- Milwaukee Journal Sentinel: “Evers, health officials say state to get less vaccine than expected”
“President-elect Joe Biden is scheduled to publicly introduce his climate and energy team on Saturday, a history-making group that will be tasked with advancing his ambitious climate policy and strengthening safeguards against pollution,” Reuters reports.
“Biden has promised to make tackling climate change one of the pillars of his Democratic administration. But with a slim majority in the U.S. House of Representatives and control of the U.S. Senate still undecided, Biden and his new team may see little success in Congress and instead rely on rules from his regulatory agencies to enact sweeping change.”
Maeve Reston: “Trump ran for president pretending he was the consummate dealmaker, the chief executive who could make things happen with a snap of his fingers. He will go down in history as a president who worsened the grief and tragedy of the most consequential pandemic in 100 years by being contemptuous of masks and the safety precautions designed by his own administration — a man incapable of empathy, who chose to remain cocooned in his White House bubble at a time when leadership would have mattered.”
“For weeks now, Trump has spent most of his time plotting how to nullify the results of President-elect Joe Biden’s November victory as he has fleeced his supporters to pay for a string of ill-conceived lawsuits that were tossed out of court by some of his own judicial appointees. When those efforts failed, he began looking ahead to January 6 when a joint session of Congress meets to formally count the Electoral College results — seeing another opportunity to try and thwart the democratic process.”
Tucker Carlson was slammed on social media as dangerous, irresponsible and “truly, truly evil” for his monologue Thursday night sowing doubt about the rollout of the coronavirus vaccine, the HuffPost reports.
Said Carlson: “In this country, we control our own bodies. They’re always telling us that. But no. Suddenly, the rules have changed. On the question of the corona vaccine, our leaders are definitely not pro-choice. Their view is do what you’re told, and don’t complain, and no uncomfortable questions.”
“If Joe Biden picks Merrick Garland to be his attorney general, he could cost his party control of one of the most important judicial appointments in America — and many Democrats do not want the president-elect to take that chance,” Axios reports.
“Biden still hasn’t named his choice to lead the Justice Department, and if he taps Garland, it would open up his seat on the D.C. Circuit Court of Appeals. If Democrats don’t win both Georgia Senate runoff seats next month, Majority Leader Mitch McConnell would almost surely prevent the president-elect from filling it.”
Susan Glasser: “I know we’ve got used to thinking of Trump as a genius in turning bad news on its head, in creating grievance out of setbacks and then using those grievances to further cement his hold over his Party. I’ve watched him run this play over and over again. I get it. But the alternate way of looking at his post-election behavior is that he is cementing his reputation as the sorest of sore losers.”
“Not only that, but he is crying so long and loudly about the unfairness of his loss that he is forcing officials at every level of government, across the country, to take sides—against him. His frenetic efforts to deny his defeat have simply underscored it. Trump really is leaving office on January 20th, and he really will go out as an impeached and defeated President, forevermore listed in the history books alongside Herbert Hoover and Jimmy Carter and all the other one-termers he disdains. He is now, and will always be, a loser.”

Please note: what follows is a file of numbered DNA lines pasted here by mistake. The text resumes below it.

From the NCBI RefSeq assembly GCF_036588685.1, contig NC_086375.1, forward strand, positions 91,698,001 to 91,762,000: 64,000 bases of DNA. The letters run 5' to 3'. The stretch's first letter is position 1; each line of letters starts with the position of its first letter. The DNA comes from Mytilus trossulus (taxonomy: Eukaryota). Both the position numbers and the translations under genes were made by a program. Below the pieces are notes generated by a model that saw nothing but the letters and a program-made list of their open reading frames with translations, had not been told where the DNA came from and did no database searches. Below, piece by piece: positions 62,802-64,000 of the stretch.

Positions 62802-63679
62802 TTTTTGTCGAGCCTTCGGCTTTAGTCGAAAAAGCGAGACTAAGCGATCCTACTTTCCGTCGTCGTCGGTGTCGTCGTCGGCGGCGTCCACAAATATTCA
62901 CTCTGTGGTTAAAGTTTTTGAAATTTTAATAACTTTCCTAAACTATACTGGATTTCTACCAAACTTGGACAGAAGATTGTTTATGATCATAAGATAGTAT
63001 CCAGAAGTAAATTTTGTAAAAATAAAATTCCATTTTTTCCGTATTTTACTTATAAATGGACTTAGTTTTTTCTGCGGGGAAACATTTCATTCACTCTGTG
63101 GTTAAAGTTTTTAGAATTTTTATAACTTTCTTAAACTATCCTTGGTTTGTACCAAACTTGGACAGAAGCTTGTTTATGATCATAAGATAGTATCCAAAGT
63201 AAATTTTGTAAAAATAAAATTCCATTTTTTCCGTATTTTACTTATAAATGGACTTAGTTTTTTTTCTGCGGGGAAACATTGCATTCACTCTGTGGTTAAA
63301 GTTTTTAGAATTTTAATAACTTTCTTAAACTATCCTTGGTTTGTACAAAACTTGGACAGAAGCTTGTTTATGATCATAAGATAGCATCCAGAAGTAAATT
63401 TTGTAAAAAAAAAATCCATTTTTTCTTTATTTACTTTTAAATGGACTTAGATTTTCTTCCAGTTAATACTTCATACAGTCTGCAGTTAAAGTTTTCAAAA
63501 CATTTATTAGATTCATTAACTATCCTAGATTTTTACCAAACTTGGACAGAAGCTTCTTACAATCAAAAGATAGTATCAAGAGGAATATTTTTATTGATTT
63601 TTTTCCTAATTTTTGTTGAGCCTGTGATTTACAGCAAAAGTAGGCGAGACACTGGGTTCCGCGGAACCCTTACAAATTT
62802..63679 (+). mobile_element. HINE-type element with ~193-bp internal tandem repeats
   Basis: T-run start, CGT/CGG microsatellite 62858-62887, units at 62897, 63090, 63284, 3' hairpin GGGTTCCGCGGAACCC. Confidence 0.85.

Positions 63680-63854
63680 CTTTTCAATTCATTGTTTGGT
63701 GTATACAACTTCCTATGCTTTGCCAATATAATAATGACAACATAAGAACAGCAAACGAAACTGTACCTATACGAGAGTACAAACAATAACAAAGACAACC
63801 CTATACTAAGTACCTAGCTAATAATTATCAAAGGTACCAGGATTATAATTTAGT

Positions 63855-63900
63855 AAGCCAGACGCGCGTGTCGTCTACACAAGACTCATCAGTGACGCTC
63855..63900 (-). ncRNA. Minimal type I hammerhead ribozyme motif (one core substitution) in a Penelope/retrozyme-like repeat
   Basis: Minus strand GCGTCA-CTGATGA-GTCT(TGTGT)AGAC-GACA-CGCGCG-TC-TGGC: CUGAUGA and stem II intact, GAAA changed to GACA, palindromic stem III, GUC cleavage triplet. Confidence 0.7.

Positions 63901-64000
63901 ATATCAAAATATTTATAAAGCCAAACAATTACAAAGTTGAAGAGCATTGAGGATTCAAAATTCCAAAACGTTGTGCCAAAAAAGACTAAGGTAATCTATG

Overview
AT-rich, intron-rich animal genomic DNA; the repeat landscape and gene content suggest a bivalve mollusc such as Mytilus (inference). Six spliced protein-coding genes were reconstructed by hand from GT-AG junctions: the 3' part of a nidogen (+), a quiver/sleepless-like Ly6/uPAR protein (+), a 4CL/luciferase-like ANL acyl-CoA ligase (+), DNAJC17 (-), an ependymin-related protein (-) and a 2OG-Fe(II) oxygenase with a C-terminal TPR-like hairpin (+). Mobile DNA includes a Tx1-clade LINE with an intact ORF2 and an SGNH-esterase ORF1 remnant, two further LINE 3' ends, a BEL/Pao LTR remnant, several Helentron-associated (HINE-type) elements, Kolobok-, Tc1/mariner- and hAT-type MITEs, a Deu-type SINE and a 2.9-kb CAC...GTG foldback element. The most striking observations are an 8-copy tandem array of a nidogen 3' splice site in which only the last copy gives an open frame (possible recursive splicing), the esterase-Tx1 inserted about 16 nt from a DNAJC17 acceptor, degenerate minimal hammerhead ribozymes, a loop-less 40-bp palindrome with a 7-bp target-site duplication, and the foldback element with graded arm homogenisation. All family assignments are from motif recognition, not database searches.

“As President Trump remains defiant, refusing to publicly acknowledge that he lost the Nov. 3 election, all signs around the White House point to a four-year whirlwind coming to an end,” the Washington Post reports.
“Aides are quietly lining up next jobs, friends are wrangling last-minute favors and Cabinet secretaries are giving exit interviews. These behind-the-scenes preparations underscore the reality that while Trump may continue to tilt at the windmills, his tenure as the president of the United States is ending.”
“Advisers have begun reviewing pitches for post-presidency books, deciding which deserve cooperation and which should be shunned.”
“Top economic adviser Larry Kudlow has told friends he is planning to return to broadcasting, and he has his next gigs lined up,” the New York Times reports.
As he begins his final weeks in office, President Trump “has mentioned to confidants that he’s thinking about resurrecting The Apprentice or The Celebrity Apprentice reality TV show,” the Daily Beast reports.
“Among his inner orbit of family, political aides, and advisers, it is yet another sign that, despite the president’s public insistence that he won the 2020 election, he recognizes that he has lost and that his ongoing legal crusade to cancel Joe Biden’s victory will come up short.”
“President-elect Joe Biden’s pick for his incoming administration’s top trade official will likely carry on a tough line against China, according to former Trump trade negotiator Clete Willems,” CNBC reports.
“Biden last week named Katherine Tai, a trade lawyer, as his choice for the U.S. trade representative — a critical Cabinet-level position tasked with enforcing U.S. import rules as well as negotiate trading terms with China and other countries.”
Said Willems: “Katherine Tai is an excellent choice for USTR and the right person for the moment.”
Rep. Ken Buck (R-CO) told Fox Business he will not be taking the coronavirus vaccine, explaining that he is “more concerned about the safety of the vaccine” than the “side effects of the disease.”
Said Buck: “It is my choice. I’m an American and I have the freedom to decide if I’m going to take a vaccine or not and, in this case, I’m not going to take the vaccine.”
Minnesota state Sen. Jerry Relph (R) died Friday of complications of COVID-19, Minnesota Public Radio reports. At least five state lawmakers have now died from the virus.
This is worth watching: After a legal threat from Smartmatic, Lou Dobbs ran a stunning point-by-point fact check debunking claims made about the company by himself and his guests.